Sunday, July 10, 2011

The Radcliffe Trustees; The Original Four

Sir William Bromley
As I have remarked before, the Radcliffe Trust has an important influence on the history of Wolverton. It was the controlling influence from 1714 to 1838 when the railways arrived and an uneasy partner with the railway company in the 19th century. In the 20th century, with the growing importance of local and county councils, the power of the Trust receded, although they were able to block further industrial development until 1960. After 1970 the Trust was left in possession of Wolverton House and Wolverton Mill. These were later sold.

The Wolverton Manor produced the income which funded three important Oxford institutions - The Radcliffe Library, The Radcliffe Infirmary and the Radcliffe Observatory. The trustees were all men (and they were all men) of some importance. Nowadays we might describe them as "the great and good". They probably had no direct dealings with Wolverton or even visited the manor. They were only concerned that the manor was well managed and the expected revenue was produced.

The original Trustees were: The Right Honourable William Bromley, Sir George Beaumont, Thomas Bacon and Anthony Keck. They were all Tories, politically and they were also Oxford men, more importantly, they were all good friends and drinking companions of John Radcliffe

Anthony Keck had worked for Dr Radcliffe for many years as his financial advisor and it was appropriate that he continued in ths role. He was probably instrumental in organizing, or at least ensuring continuity of management, of the Wolverton estate. Both he and Bromley did come to Stony Stratford once to meet Thomas Battison, the incumbent estate manager.

Thomas Sclater was a successful lawyer and MP for Cambridge from 1722 to his death in 1736. He added the name Bacon when he married Elizabeth Bacon, thirty years his junior, and inherited her estates. When he died he was worth over £200,000. He mixed with many of the leading lights of the day and like Radcliffe he was a Tory. He is principally remembered today for the sale of his vast library in 1736.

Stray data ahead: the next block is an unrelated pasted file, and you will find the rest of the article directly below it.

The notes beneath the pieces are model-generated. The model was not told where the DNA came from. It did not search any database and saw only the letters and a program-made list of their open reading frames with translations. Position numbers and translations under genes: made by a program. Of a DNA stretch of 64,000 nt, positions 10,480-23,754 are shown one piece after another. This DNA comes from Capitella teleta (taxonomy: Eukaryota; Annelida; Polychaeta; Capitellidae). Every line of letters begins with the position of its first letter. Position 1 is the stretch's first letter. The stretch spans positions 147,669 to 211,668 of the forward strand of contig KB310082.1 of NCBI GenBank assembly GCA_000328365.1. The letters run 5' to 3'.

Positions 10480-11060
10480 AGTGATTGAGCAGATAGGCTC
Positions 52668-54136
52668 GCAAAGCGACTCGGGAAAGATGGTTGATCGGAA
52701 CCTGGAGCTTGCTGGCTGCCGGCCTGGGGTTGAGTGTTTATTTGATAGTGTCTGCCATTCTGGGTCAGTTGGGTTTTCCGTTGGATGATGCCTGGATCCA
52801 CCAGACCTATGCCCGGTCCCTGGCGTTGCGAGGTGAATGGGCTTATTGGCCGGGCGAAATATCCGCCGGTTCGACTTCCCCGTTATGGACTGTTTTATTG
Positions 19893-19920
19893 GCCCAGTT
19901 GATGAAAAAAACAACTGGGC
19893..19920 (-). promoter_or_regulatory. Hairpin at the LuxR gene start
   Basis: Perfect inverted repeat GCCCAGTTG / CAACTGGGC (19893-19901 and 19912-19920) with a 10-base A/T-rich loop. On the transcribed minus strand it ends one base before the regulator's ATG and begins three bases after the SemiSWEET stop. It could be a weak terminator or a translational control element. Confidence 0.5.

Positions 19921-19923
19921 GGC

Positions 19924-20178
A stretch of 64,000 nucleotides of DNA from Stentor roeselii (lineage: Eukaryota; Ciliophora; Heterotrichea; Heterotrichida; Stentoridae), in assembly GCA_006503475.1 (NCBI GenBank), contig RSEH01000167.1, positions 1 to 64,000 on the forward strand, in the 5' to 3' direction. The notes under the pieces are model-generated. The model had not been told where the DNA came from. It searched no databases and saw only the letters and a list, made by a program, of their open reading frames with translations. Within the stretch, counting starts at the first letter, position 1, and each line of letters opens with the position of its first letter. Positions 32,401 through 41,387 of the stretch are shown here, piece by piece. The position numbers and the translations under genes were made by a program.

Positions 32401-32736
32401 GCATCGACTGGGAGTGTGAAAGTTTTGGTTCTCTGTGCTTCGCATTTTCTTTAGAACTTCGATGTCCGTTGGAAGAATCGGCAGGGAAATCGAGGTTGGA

Sir William Bromley was also a Tory MP and became Speaker of the House of Commons. He lived from 1663 to 1732 and was descended from an old Staffordshire family whose ancestry extended back to King John's reign. 

Bromley's political career began in 1690, when, as a tory, he was elected knight of the shire for his county. Though he took little part in proceedings during his first years in the Commons, he aligned himself with the ‘country’ opponents of the ministry. He became respected for his great personal integrity. 

During the early years of Queen Anne's reign Bromley played an increasingly conspicuous role in the tory-dominated House of Commons, but did not endear himself to the ministry. During the years 1702–5 he held the chair of the committee of privileges and elections, and he was a commissioner of public accounts from 1702 until 1704.

Bromley remained MP for Oxford University up to his death, and in 1714 became a trustee of the considerable bequest to the university made by his friend Dr John Radcliffe. 

Sir George Beaumont was MP for Leicester and also educated at Oxford. He practised law and during his parliamentary career held office as Commissioner of the Privy Seal and a Lord of the Admiralty. He died in 1737

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